August 15 – A woman who suffered Elizabeth I’s wrath

Posted By on August 15, 2022

On this day in history, 15th August 1603, the burial of Lady Mary Scudamore (née Shelton) took place at Holme Lacy in Herefordshire.

Mary served as a member of Elizabeth I’s privy chamber and was one of Elizabeth’s favourite sleeping companions.

Mary was very close to the queen but this also saw her suffer the queen’s wrath at one point.

Let me explain…

Transcript:

On this day in history, 15th August 1603, just under five months after the death of Queen Elizabeth I and accession of King James I, Lady Mary Scudamore (née Shelton), a member of Elizabeth I’s Privy Chamber and one of her favourite sleeping companions, was buried at Holme Lacy in Herefordshire.

Mary was in her early fifties when she died, having been born c.1550/1551 to Sir John Shelton of Shelton Hall, Norfolk, and Margaret Parker. Mary was second cousin to Queen Elizabeth I. Mary’s paternal grandmother was Lady Anne Shelton (née Boleyn), sister of Thomas Boleyn, Elizabeth’s maternal grandfather, and in 1568, Mary went on to serve her relative the queen as a gentlewoman of the queen’s privy chamber. In 1571, she was promoted to Chamberer.

At court, she met Sir John Scudamore, a widower with 5 children and a Catholic. He was close to Sir James Croft, Comptroller of the Household, having been his ward in his youth, and Croft helped him to rise at court and become a gentleman usher to the queen. Mary and John asked Croft to find out if the queen would approve of their marriage match and when it was made clear that she would not, they were married secretly by a Catholic priest in 1574.

The queen was furious at their deception. In a letter written to Elizabeth I, Mary, Queen of Scots mentioned a story she’d heard concerning Elizabeth’s reaction to news of the Scudamores’ marriage. She wrote of Lady Talbot refusing to be in service to the queen
“because she should be in fear, that when you was in wrath, you would do to her as you did to her cousin Skedmur, one of whose fingers you broke, and made those of the court believe that it was broken by a chandelier falling down from above.”

Mary Queen of Scots also accused Elizabeth of attacking another lady who was waiting on her at table, saying that Elizabeth “gave her a great blow with a knife upon the hand.”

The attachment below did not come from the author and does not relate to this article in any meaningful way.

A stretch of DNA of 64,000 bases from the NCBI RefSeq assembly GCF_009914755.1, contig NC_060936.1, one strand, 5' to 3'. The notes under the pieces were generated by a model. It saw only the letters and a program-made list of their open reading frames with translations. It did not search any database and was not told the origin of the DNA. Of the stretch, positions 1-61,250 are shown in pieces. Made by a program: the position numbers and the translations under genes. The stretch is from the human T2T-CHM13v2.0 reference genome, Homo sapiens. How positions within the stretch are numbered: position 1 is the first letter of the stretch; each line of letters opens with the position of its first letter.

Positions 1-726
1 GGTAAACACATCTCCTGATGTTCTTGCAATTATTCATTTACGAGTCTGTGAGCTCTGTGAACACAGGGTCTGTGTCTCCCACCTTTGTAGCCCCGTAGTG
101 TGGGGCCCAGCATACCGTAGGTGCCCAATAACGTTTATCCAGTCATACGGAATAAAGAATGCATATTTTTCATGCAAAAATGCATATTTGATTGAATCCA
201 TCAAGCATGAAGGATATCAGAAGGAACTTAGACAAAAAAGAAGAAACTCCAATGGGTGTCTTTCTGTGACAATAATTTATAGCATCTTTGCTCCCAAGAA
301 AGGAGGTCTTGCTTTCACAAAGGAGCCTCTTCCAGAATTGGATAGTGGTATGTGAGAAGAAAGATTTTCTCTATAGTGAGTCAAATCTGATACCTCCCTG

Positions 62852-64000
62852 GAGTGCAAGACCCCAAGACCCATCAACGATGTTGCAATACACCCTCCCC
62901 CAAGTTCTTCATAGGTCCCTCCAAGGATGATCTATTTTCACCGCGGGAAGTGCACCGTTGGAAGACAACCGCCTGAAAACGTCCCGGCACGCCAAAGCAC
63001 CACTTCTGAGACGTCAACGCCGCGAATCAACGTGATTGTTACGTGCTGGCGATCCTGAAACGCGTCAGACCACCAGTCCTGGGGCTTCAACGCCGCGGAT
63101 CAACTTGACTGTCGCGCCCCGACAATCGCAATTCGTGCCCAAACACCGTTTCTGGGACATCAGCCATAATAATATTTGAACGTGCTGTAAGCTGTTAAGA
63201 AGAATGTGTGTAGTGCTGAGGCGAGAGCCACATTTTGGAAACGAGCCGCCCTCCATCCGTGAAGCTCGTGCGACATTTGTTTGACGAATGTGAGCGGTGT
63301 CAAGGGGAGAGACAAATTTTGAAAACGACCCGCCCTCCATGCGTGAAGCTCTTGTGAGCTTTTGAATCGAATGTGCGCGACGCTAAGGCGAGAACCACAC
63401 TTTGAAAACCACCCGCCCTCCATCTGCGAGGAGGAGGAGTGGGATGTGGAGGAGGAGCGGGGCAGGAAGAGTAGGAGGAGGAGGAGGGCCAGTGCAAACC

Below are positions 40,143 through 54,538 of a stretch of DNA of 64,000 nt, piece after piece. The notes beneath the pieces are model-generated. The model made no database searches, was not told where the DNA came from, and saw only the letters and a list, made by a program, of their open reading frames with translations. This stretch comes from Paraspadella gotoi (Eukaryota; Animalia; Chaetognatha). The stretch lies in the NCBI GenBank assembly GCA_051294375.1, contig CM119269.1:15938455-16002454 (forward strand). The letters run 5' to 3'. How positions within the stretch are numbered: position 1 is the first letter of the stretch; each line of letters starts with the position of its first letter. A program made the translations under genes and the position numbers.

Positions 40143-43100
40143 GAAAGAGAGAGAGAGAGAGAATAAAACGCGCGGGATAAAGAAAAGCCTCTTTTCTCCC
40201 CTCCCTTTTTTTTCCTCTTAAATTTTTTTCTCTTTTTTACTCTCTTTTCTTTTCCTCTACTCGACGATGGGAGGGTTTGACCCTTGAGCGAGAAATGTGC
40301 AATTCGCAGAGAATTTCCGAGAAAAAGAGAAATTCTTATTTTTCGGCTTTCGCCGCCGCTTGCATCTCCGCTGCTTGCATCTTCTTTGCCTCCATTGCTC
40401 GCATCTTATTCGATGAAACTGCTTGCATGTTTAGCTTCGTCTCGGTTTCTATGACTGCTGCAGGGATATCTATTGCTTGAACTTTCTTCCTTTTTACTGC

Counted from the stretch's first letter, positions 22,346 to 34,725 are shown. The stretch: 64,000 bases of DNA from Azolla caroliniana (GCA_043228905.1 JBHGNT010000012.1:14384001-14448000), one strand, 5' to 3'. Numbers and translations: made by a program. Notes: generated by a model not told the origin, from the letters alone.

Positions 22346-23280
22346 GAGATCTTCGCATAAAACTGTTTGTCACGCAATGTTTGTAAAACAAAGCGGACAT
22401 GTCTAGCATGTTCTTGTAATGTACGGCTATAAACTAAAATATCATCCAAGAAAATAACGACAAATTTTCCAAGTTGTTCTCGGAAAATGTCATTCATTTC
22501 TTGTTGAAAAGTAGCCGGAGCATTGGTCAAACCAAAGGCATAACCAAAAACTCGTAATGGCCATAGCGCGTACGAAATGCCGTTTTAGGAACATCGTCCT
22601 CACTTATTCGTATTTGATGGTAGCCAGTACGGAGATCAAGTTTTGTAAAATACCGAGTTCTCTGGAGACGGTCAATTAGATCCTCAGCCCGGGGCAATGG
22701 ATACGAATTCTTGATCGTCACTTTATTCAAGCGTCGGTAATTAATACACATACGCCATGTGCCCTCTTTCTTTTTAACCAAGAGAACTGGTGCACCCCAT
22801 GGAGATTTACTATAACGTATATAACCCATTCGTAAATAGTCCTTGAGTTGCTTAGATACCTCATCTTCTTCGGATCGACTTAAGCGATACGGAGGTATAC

Another letter, written by Eleanor Bridges, one of the queen’s maids of honour, stated “The Queen has used Mary Shelton very ill for her marriage. ‘She hath telt liberall bothe with bloes and yevell wordes, and hath not yet graunted her consent.”

The Scudamores were eventually forgiven and continued in their rise at court, with Mary being one of Elizabeth’s closest confidantes at the end of her reign.

Mary became ill in 1602 and had to retire to her home at Holme Lacey. However, she was able to attend her relative the queen’s funeral. Mary died sometime in the summer of 1603 and was buried on this day in 1603

1 thought on “August 15 – A woman who suffered Elizabeth I’s wrath”

  1. Christine says:

    I have heard that Elizabeth 1st did not like her ladies marrying, maybe partly through jealousy because she had denied herself marital bliss, but it seems odd why she did not consent to her cousin marrying, without a proper and valid reason, she was fond of Mary as she was of all of her maternal relations, the Boleyn side not so much the Howard’s, I can well believe she did break her finger Elizabeth could be quite vindictive a not very pleasant trait she had inherited from her mother, there were tales of her slapping her maids and throwing hairbrushes at them, if they angered her, really Mary and Scudamore did a very bold thing as they knew the queens temper, there is a full length portrait said to be of Mary by Marcus Gheerat, she is middle aged and her expression does not look very happy, maybe it was commissioned during the time when she was out of favour, however Elizabeth though being pretty nasty was also quite forgiving. and she was too fond of Mary who had often shared her bed to stay nasty with her for too long, unlike however another cousin of hers Lettice Knolley’s who dared to marry her lover the Earl of Leicester, Lettice soon found she had committed the unforgivable and no forgiveness was forthcoming from the queen, to the end of her days.

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